Today in The Thought Kitchen, we sit down with our Director of Design Peter Kallen to talk about the new Shroud of Purrin jackets and blazers. For the complete Design Eye series, click here. [http://blog.nau.com/?s=design+eye+peter]
The Thought Kitchen: Nau has a lot of unique fabrics, but the Shroud Of Purrin is particularly special. What were the design goals you had in making it?
Peter Kallen: We created this fabric to up the ante of the softshell world by merging the softshell concept with a beautiful, ‘luxxy’ interior—The Shroud of Purrin has this soft, kitten-like fur feel on the inside. So it’s ideal to take that fabric and apply it to these two new styles, which definitely blur the boundaries between urban and outdoor.
TTK: What makes this fabric appropriate for an urban, fashion forward style?
PK: The intent behind softshell is just that: a soft shell. What was rigid and hard and crunchy about a hardshell wasn’t very approachable; it was always treated as something for protection first. What this does is to soften that; it just becomes this much more refined jacket with a softer hand and a much more refined drape to it, as opposed to the crunch bend that a hardshell would have. The combination of softshell technology and distinct tailoring make these styles the perfect application of beauty and performance.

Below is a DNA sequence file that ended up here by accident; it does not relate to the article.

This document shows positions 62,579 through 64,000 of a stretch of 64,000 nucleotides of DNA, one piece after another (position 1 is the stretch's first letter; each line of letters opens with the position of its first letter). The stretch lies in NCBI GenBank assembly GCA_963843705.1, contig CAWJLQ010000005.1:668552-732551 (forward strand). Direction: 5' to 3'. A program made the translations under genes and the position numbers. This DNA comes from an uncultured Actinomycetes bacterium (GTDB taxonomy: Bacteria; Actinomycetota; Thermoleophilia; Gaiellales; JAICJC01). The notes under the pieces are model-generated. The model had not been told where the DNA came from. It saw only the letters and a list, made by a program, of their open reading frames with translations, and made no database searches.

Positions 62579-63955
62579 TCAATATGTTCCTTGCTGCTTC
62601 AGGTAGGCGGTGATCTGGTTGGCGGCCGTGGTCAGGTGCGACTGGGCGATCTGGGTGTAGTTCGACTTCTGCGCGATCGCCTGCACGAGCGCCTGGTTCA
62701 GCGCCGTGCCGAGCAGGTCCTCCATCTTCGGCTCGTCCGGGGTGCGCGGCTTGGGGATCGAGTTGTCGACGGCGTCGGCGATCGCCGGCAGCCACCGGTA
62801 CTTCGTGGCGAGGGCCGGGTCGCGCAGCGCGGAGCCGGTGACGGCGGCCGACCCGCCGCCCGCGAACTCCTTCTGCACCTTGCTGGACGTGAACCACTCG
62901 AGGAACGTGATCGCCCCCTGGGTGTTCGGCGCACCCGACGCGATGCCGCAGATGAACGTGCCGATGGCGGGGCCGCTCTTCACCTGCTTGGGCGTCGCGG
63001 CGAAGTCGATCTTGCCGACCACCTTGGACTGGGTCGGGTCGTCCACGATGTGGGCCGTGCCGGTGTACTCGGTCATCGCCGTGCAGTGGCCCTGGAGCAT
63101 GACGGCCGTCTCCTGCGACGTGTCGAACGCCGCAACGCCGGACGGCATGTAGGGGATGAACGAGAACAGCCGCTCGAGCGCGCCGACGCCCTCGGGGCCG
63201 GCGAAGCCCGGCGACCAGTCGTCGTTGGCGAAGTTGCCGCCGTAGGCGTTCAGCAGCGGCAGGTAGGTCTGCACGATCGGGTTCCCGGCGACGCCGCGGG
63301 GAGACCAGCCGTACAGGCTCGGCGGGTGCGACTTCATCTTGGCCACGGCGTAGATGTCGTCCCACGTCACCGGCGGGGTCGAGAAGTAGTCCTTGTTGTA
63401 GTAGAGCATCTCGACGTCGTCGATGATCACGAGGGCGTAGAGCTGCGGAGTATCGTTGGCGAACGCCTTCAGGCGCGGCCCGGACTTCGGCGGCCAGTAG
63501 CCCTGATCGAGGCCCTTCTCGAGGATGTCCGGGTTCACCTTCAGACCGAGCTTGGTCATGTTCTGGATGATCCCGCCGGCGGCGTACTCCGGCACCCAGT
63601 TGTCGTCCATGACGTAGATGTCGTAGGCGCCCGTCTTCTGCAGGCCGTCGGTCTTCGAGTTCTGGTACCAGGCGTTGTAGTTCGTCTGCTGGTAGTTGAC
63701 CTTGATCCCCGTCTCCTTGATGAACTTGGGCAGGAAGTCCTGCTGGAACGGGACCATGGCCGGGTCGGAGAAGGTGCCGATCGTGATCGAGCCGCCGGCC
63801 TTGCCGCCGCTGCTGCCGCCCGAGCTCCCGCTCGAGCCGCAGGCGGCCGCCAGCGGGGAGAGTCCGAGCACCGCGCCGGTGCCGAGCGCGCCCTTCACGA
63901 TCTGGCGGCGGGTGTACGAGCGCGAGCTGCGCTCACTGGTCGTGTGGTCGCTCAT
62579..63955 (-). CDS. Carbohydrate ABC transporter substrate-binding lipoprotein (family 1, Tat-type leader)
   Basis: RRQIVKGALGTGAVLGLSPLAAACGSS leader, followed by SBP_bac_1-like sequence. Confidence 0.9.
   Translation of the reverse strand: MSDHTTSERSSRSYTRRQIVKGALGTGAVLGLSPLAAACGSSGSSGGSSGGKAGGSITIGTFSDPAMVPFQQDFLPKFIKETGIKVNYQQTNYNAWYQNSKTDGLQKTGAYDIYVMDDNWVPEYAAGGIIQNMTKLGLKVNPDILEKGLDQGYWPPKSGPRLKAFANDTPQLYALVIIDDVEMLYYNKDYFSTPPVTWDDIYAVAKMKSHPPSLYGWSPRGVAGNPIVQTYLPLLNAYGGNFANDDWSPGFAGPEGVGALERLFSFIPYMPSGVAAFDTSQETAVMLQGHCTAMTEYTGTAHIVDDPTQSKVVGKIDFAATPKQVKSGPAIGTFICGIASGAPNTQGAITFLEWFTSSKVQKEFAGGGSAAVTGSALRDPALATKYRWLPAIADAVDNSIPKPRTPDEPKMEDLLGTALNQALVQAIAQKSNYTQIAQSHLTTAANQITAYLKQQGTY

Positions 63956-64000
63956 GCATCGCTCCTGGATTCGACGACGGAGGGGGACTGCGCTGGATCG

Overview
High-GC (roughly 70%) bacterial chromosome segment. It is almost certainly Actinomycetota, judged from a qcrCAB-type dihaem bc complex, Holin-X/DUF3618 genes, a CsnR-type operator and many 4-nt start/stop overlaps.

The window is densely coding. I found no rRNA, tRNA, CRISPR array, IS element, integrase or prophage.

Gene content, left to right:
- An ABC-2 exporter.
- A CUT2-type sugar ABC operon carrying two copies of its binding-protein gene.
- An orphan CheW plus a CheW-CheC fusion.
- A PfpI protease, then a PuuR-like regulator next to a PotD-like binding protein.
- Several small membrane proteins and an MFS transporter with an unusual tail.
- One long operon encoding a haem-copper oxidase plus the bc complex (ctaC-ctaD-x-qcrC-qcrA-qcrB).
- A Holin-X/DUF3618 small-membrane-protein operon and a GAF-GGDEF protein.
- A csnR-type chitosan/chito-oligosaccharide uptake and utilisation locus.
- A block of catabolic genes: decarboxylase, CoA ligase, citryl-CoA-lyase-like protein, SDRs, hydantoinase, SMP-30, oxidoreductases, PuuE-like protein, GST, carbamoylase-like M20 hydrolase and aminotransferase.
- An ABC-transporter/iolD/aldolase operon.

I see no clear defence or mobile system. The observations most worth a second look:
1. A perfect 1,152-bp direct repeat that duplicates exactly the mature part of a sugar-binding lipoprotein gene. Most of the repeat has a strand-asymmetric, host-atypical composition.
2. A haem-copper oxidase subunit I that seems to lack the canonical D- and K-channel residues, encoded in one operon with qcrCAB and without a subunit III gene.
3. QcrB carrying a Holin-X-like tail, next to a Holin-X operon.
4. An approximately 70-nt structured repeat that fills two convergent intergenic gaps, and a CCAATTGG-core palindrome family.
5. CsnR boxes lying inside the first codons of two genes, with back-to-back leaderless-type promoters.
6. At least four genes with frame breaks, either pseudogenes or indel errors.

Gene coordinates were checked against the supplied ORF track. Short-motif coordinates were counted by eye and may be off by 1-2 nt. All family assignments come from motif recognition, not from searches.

Our friend Josh Dorfman—aka The Lazy Environmentalist—voiced off on the Huffington Post recently on the distinction between the scientific and political in the debate over how (and even whether) to address global warming. His take? It’s not about convincing people the numbers are real, but about engaging their self-interest:
When it comes right down to it, I’ve learned that you don’t have to convince global warming skeptics that global warming is real in order to generate their support for the solutions that solve it. The question we must ask ourselves is, “Is this about winning the debate and being ‘right’ or is this about getting people enthusiastically on board with the solutions?”
Do you think less science and more talk is the right approach? Read the entire piece here, and share your thoughts in the comments.
A week ago, Brett and Edie got married. Three days later, they set out from our home of Portland, Oregon back to their home of Brooklyn, NY, aside a matching pair of neon pink and yellow Independent Fabrications bikes. Today, they’re somewhere east of Pomeroy, WA.
Pedaling across the country might not be everyone’s idea of a perfect honeymoon, but these two seem up to the challenges that 60-100 mile days with loaded panniers present. After all, covering that distance is one thing; having the wherewithall to upload erudite posts every evening afterward? That’s tough.
I haven’t seen the movie, but the end credits for The Other Guys—that Will Ferrel, Marky Mark Mark Whalberg cop film—feature some great looking info graphics that, if you haven’t already brushed the popcorn off your lap and headed to the door, might make you stop and think.
The standouts for me:
Average ratio of Executive Pay to Employee Pay, 1914: 7:1. Today: 319:1.